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Sorting out the Facts about a Higher Minimum Wage

Sorting out the Facts about a Higher Minimum Wage

The higher minimum wage debate is a hot issue right now and there are passionate people making persuasive arguments on both sides of the debate. Reality is messy and the issue is complicated. There are skewed facts and half-truths on both sides.


Fortunately, there are facts we can rely on.

Fact: Most minimum wage earners are NOT suburban teens.

It’s common for people to think that minimum wage earners are spoiled suburban teens who have no bills and just want to earn some spending money. While that might be the case in a perfect world, it’s just not the reality.

Pew Research has found that only about 24% of minimum wage earners are age 19 or younger. In fact, about half of all minimum wage earners are over age 25! About two thirds of them are women. Adult women are the biggest single demographic of minimum wage earners!

Fact: The minimum wage is lower for tipped employees in most (but NOT all) states.

The federal minimum wage for a tipped employee is just $2.13 per hour which is one of the reasons why tipping is so important. Of course, this amount varies by state.


While 17 states strictly adhere to the minimum federal requirement, 33 states opt to pay their tipped employees a higher minimum wage.

Of these higher paying states, seven states pay their tipped employees the exact same minimum wage as every other minimum wage employee. The West Coast is especially generous, since those seven states include Alaska, Washington, Oregon, California, Nevada and Montana! The other participant is Minnesota.

Fact: Higher minimum wages don’t necessarily mean higher prices. 

One of the most common arguments against the higher minimum wage is that all prices will increase because of the increased cost of labor. This isn’t necessarily true, however.

As the previous fact shows, the minimum wage for tipped workers varies from $2.13 to $11 per hour across the United States. However, restaurant prices are fairly consistent. Meals at Applebee’s and other franchise restaurants don’t vary dramatically by state depending on their minimum wage laws.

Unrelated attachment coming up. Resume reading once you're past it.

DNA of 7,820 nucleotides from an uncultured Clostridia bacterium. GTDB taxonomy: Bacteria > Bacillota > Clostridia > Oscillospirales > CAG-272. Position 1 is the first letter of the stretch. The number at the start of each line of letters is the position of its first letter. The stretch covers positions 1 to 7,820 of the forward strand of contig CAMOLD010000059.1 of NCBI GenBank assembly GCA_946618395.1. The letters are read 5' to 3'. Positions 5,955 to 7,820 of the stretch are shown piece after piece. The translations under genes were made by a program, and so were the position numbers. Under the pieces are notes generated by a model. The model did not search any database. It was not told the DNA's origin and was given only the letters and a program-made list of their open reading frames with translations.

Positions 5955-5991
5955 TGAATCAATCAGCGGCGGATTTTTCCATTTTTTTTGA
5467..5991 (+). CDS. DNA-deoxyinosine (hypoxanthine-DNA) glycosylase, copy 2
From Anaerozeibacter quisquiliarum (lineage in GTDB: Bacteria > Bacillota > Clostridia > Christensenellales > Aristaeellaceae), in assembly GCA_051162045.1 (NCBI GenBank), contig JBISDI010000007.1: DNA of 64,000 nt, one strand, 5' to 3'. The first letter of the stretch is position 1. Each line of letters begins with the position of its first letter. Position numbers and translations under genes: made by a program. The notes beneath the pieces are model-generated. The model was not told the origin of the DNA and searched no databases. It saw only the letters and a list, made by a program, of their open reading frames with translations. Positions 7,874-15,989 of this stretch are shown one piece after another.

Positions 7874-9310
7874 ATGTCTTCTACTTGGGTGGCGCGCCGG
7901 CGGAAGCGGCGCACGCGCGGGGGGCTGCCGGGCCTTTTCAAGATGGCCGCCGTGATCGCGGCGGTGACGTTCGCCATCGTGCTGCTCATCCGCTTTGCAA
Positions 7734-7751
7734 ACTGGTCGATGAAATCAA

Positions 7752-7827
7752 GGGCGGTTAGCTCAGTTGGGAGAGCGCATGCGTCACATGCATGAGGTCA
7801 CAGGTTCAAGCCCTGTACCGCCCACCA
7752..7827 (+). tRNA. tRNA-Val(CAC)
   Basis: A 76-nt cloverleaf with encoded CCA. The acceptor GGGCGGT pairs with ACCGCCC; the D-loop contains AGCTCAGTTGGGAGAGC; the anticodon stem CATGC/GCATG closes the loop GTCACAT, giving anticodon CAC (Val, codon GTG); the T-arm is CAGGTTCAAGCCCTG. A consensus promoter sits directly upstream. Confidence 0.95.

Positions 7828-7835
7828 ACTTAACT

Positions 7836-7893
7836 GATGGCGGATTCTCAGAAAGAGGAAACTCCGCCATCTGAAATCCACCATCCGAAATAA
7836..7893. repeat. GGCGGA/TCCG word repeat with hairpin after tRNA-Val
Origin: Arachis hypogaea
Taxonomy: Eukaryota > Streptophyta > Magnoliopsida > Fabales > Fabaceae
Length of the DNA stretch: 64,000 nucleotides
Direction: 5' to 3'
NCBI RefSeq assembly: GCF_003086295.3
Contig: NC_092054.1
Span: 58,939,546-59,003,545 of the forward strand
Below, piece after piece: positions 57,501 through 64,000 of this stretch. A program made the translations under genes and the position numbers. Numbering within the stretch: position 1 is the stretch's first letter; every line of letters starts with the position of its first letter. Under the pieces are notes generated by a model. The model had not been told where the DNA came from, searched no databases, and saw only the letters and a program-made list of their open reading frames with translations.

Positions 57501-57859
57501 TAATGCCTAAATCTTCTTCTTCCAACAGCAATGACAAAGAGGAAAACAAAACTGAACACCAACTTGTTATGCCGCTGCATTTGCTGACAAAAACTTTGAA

For example: You can get the $2 for $20 deal at Applebee’s locations in Washington (where your waitress is paid $11 per hour) and in Utah (where they’re paid just $2.13 per hour).

Fact: There are NO states where a full-time minimum wage earner can afford a one-bedroom apartment.

According to the National Low Income Housing Coalition, there is no state in the United States where a full-time minimum wage worker can afford a one-bedroom apartment. In many states, a minimum wage earner would have to work 100 hours per week to afford a typical rent!

As a general rule, renters are required to earn three times the amount of rent. Federal guidelines dictate that a household shouldn’t spend more than 30% of their income on housing expenses. When it comes to getting an apartment, these rules can be catastrophic for minimum wage earners.


Heather, a single woman from Utah, wrote:

“Minimum wage in Utah hasn’t changed to reflect the drastic change in cost of living. I make almost double minimum wage when managing but I still couldn’t get an apartment on my own. I used to find one bedroom apartments for $500. Now I can’t even find rooms for that price!”

Fact: Raising the state minimum wage can have tragic consequences for low income families.

There is one major problem for low income families who live in states with a higher minimum wage. Unfortunately, raising a state minimum wage can cost low income families tens of thousands of dollars – and leave them even worse off financially than they were before!


How do YOU feel about raising the minimum wage?